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[appeal against the enforcement order to remove the caravan and attached timber annex]
Dear Mrs. Nethell,
Please find below our full statement of case. In what follows, "we" refers to the appellant (myself) and family.
Tir Penrhos Isaf is a registered agricultural holding with a county parish holding number of 53/237/135. We, as a family, have been involved with a variety of agricultural and forestry activities on the site since 1986. The caravan was purchased and established on the site in that year with the purpose of providing a variety of uses.
These uses included the following:
Due to the relative isolation of the holding and the fact that it has no immediate neighbours, the caravan also provided the opportunity to install a telephone. The site does not receive mobile phone signals so a land line telephone is essential in case of emergencies.
The caravan and timber annexe have been effectively screened with a combination of native trees and conifers to minimise their visual impact on the landscape.
Temporary planning permission was granted on 26th July 1991 to use the caravan as a dwelling for an agricultural worker and family (application no. NP5/60/7B) and we have been resident on site since then to the present day.
The caravan has thus been in its current position for over sixteen years and during that time, no objections or complaints whatsoever have been made. On the contrary, the local community council has consistently supported all applications for renewal of the temporary permission and those for permanent permission.
The holding comprises of a number of interrelated businesses. These include agriculture, silvaculture, horticulture, conservation, education and equine.
Educational aspects relate to the teaching of permaculture design through courses held on the holding and is documented in the initial application in 1991 (application no. NP5/60/7B). Students were accommodated on site as campers (through the 28 day rule) or off site in local bed and breakfast establishments. Practical and theoretical activities take place on the holding and the caravan is essential as a place for them to dry off and get warm during wet or cold weather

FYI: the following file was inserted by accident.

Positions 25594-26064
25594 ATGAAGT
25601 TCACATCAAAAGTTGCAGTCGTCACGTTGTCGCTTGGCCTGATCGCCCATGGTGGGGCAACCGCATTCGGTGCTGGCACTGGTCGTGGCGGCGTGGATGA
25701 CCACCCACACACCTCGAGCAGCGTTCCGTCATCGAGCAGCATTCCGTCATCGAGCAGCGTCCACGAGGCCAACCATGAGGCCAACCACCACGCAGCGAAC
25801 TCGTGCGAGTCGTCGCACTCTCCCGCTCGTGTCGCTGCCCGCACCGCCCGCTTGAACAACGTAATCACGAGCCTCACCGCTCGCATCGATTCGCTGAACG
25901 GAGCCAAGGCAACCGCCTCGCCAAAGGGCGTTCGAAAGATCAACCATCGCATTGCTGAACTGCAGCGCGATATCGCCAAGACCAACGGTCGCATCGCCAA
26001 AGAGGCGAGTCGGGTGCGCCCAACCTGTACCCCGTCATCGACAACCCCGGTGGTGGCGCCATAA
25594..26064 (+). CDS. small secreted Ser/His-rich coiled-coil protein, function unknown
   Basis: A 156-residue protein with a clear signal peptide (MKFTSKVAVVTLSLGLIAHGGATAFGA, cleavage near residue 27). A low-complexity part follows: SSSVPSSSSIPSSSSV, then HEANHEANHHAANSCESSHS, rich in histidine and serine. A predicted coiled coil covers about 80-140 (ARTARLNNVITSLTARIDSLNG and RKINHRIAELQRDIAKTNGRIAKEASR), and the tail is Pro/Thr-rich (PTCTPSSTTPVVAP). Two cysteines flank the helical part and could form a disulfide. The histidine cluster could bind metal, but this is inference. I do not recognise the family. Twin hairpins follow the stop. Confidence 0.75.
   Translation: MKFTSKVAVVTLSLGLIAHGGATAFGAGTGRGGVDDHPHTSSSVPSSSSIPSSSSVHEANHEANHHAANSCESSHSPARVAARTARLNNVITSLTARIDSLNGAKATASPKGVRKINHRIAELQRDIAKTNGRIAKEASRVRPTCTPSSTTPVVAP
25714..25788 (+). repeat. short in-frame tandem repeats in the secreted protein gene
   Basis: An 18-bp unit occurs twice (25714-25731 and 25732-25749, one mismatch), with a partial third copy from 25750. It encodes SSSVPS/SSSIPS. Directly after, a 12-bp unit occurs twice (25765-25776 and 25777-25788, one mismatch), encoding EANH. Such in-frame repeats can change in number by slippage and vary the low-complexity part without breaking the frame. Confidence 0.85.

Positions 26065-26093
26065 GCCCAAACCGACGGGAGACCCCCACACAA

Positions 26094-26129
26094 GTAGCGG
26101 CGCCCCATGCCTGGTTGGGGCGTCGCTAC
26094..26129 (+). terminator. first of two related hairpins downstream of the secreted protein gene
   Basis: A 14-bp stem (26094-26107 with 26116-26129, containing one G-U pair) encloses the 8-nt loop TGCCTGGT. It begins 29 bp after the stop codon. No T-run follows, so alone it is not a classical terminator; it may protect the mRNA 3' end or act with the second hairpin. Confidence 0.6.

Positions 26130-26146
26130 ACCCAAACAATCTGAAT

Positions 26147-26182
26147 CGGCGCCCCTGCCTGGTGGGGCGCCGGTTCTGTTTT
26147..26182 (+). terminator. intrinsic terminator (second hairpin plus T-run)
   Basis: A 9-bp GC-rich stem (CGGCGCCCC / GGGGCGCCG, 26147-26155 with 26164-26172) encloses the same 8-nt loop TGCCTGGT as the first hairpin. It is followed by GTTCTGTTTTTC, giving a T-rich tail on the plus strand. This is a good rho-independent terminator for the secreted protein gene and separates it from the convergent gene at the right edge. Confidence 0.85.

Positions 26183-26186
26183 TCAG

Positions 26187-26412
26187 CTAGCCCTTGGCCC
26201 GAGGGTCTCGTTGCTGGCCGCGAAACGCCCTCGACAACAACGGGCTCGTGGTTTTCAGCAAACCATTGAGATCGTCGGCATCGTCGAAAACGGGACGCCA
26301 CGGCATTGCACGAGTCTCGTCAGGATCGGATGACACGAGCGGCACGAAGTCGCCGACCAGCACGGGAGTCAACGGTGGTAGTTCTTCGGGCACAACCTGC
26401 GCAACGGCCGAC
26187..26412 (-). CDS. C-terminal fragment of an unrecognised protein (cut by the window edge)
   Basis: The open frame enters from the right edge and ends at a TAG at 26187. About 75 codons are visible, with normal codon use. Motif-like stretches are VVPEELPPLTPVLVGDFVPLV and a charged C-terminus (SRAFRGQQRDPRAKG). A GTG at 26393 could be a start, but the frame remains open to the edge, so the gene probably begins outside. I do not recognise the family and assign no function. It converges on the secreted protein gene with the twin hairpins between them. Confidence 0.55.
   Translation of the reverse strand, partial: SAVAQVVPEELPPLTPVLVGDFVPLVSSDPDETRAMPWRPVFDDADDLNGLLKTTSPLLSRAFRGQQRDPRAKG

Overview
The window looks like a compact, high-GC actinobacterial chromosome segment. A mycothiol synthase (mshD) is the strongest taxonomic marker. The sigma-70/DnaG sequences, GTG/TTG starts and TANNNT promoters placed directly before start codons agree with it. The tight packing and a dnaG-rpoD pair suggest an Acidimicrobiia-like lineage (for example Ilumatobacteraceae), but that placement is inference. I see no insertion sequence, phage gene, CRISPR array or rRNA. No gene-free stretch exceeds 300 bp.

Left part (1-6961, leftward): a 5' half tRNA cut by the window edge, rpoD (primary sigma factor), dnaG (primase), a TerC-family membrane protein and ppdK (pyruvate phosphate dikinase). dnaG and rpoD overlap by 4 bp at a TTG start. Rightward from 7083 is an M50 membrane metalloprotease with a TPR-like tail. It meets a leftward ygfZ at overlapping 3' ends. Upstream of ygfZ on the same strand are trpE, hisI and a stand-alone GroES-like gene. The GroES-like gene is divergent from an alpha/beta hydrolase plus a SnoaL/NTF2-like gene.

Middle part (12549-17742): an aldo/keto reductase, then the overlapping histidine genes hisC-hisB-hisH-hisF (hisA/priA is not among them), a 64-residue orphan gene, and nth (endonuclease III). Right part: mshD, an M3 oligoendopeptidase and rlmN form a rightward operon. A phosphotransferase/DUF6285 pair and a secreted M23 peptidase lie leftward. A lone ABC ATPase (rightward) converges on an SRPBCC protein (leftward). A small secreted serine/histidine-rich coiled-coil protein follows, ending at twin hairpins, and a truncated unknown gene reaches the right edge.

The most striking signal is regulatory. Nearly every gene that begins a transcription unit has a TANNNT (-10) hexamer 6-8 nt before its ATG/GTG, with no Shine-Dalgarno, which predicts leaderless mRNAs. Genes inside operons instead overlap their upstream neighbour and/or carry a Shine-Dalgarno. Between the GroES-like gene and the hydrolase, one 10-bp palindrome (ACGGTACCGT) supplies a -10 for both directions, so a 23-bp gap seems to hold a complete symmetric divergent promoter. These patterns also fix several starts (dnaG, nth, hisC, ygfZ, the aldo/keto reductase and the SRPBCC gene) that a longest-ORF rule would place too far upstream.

Equine activities have taken place since 1986 and were recognised formally by the Snowdonia National Park Authority in 2002 by the granting of permission for stables and round pen (application number NP5/60/7H). Clients’ horses are accommodated on site for training purposes and the caravan is essential for interviewing clients and providing them with refreshments. As clients receive training in the handling and riding of their horses, they may well be working in inclement weather and hence a place to get warm and dry is also essential.
It should be considered that the Authority’s refusal to grant permission for a permanent dwelling rests on a technicality, that is, that the training of horses is not considered to be agricultural use. When the sum of all yields from Tir Penrhos Isaf is considered, the holding is viable and the fact that it receives no agricultural grants or subsidies, more viable than even substantially larger holdings.
It is only recently that the equine industry has been recognised to be one of the largest rural industry, larger than farming in many areas. This has been reflected in Planning Authorities being asked to consider relaxing controls relating to equine businesses.
5.GROUNDS AND FACTS
(c) That there has not been a breach of planning control
Tir Penrhos Isaf is a registered agricultural holding and as such the siting of a caravan on the land is both ancillary to and essential to the normal operations of an isolated rural holding. These including the following:
Any breach of planning control relates to the residential use of the caravan rather than the existence of the caravan on site. The removal of the caravan would seriously impede the effective operation of the holding.